When building the boost power supply, one tool that is very handy to have is an inductance/capacitance meter. Figure 4 shows one such meter measuring a 606 microhenry inductor.

FIGURE 4. Using an inductance-capacitance (LC) meter to measure an inductor.

This meter — which costs about $50 — is useful for identifying the value of poorly marked inductors or capacitors.

Software Development

Using the free, C18 student edition C compiler, I wrote a program for the microprocessor to control switching the MOSFET. This free compiler is/was available from Reference [1] and integrates flawlessly into the MPLAB integrated development environment [2].

The C18 compiler also includes libraries of functions that can be linked directly into your application using the MPLINK linker. These libraries provide simplified control of hardware peripherals such as analog-to-digital converters, pulse width modulation, and timers.

In addition, the libraries provide 32-bit, floating-point math and trig functions, memory and string formatting functions, and character output functions [3]. I made use of these functions to keep the C program short and concise.

My initial plan was to use the floating-point math and output functions in the C18 library, but I found that C18 had no function to format floating-point for output. I also found that by limiting my math to integers, I could reduce the program size by 2,456 bytes in a 9,537 byte program. Thus, to reduce program size, all calculations use integer math.

The optional liquid crystal display (LCD) shown in the Parts List uses the Samsung KS0066 (S6A0069) controller. The C18 library routines were written for the Hitachi HD44780 LCD controller, so I modified them to work with the Samsung controller. These modified routines are included in the C18 source code.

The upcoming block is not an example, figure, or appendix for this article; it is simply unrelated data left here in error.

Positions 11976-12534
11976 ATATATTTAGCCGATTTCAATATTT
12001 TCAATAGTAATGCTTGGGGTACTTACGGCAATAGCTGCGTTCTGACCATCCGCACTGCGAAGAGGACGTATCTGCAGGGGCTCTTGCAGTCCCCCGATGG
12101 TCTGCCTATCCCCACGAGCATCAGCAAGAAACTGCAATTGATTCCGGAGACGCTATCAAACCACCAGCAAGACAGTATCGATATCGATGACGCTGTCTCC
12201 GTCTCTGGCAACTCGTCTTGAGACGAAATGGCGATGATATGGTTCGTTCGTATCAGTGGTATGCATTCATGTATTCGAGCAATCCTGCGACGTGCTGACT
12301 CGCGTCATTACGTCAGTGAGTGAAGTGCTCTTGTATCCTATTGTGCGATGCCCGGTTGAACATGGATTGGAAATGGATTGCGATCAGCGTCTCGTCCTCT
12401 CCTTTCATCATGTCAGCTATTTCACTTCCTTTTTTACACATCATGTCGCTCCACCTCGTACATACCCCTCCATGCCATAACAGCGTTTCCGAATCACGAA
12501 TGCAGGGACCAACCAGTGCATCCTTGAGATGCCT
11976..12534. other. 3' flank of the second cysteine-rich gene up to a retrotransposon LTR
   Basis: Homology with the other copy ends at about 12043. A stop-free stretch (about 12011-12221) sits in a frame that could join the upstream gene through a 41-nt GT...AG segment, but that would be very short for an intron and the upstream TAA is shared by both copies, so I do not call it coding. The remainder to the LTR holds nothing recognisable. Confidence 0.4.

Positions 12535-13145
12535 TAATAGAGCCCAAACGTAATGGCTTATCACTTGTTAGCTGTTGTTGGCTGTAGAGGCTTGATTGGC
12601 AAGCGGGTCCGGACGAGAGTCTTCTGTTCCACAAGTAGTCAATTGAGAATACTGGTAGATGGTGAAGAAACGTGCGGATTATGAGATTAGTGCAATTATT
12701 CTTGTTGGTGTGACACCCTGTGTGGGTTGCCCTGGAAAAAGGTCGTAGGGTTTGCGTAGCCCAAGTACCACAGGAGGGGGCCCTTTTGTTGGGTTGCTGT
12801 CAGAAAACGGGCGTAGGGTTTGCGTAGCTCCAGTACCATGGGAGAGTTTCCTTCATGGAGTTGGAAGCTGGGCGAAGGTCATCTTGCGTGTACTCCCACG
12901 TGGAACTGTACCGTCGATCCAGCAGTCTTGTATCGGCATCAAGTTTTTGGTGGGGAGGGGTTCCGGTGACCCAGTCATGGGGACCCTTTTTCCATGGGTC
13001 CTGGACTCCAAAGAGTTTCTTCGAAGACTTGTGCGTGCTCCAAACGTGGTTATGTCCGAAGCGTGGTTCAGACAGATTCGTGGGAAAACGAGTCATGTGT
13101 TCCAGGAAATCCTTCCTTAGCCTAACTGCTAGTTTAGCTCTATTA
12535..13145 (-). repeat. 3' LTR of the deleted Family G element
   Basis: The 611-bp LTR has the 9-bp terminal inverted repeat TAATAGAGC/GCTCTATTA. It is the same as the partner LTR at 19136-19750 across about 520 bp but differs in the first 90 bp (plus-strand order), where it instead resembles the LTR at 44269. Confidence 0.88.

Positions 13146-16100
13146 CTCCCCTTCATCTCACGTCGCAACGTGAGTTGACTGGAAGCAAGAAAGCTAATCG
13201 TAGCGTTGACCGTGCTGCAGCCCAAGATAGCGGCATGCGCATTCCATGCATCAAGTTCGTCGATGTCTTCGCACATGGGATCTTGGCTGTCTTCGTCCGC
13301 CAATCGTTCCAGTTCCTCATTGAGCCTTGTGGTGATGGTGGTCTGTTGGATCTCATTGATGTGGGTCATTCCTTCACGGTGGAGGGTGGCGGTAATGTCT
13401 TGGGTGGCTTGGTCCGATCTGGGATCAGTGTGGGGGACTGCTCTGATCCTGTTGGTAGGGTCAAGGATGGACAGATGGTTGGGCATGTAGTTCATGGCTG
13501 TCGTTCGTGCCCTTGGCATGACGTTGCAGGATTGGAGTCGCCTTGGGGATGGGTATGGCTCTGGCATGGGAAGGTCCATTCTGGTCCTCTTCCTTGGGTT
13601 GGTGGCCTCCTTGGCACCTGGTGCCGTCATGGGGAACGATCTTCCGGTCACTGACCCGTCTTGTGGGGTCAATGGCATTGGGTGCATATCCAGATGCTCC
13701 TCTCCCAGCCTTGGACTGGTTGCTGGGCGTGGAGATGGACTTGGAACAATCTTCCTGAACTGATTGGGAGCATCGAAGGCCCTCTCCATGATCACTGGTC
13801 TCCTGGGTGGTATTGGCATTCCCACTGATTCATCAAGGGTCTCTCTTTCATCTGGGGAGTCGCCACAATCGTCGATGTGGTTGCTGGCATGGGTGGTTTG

The program consists of two parts. The MAIN program initializes the microprocessor and displays the information on the LCD. The interrupt routine handles the analog-to-digital (A/D) conversion of the desired and actual voltages, does the voltage comparisons, calculates the correction factors, and adjusts the PWM duty cycle. The desired voltage is input from an A/D of a potentiometer on pin RA1. The measured voltage is from the A/D converter on pin RA0.

I used a resistor divider network to scale the output voltage to 0-5 volts. At an output voltage of 100 volts, the voltage across the 8 kΩ resistor combination (R4 and R10) is 2.37 volts, or 484 counts after digital conversion. Full scale on the A/D conversion is 1023/484*100, or 211 volts. I used this information to scale the VDES and VOUT readings to 0-211 volts. The R10 potentiometer can be adjusted so the combined resistance of R10 and R4 will cause the LCD to read VOUT=100.0 when the actual output is 100 volts.

Software Description

Main — The main program calls ADCInit() to initialize the analog-to-digital conversion, EnableInterrupts() to initialize timer and PWM functions, and LCDInit() to initialize the LCD. The program then goes into an infinite loop erasing the LCD, displaying voltages, erasing the LCD, displaying ON time in nanoseconds, erasing the LCD, and displaying the period in nanoseconds. Delays are inserted to allow time for the display to be read.

Key program constants are defined in common program memory: PERIOD=32000 is the period in nanoseconds of the PWM square wave. This value can range from 1-338,640 nanoseconds. MAXVOLTS=211 is the maximum output voltage of the power supply. This is determined by the values of R3, R4, and R10. PERIOD_TIME_UNIT=1332 is the time in nanoseconds, corresponding to one unit in the period (PR2) register and is equal to TOSC (20.8 ns) * TIMER2 prescaler (16) * 4 ~= 1332 ns.

EnableInterrupts() — This routine sets up and enables Timer0 for the timer interrupt. Timer2 is started since it is needed for the PWM function. OpenPWM1() is called to start the PWM function with the proper period.

ONTIME() — This routine calculates the voltage error from VDES-VOUT. The variable On_Time, is increased if the error is positive and decreased if the error is negative. On_Time is kept within a valid range for the PWM input. On_Time is a shared common value.

ADCInit() — This routine calls the OpenADC() library function to set up the A/D conversion on pins RA0 and RA1. This routine also sets up other PORTA pins as digital for use as control lines for LCD display.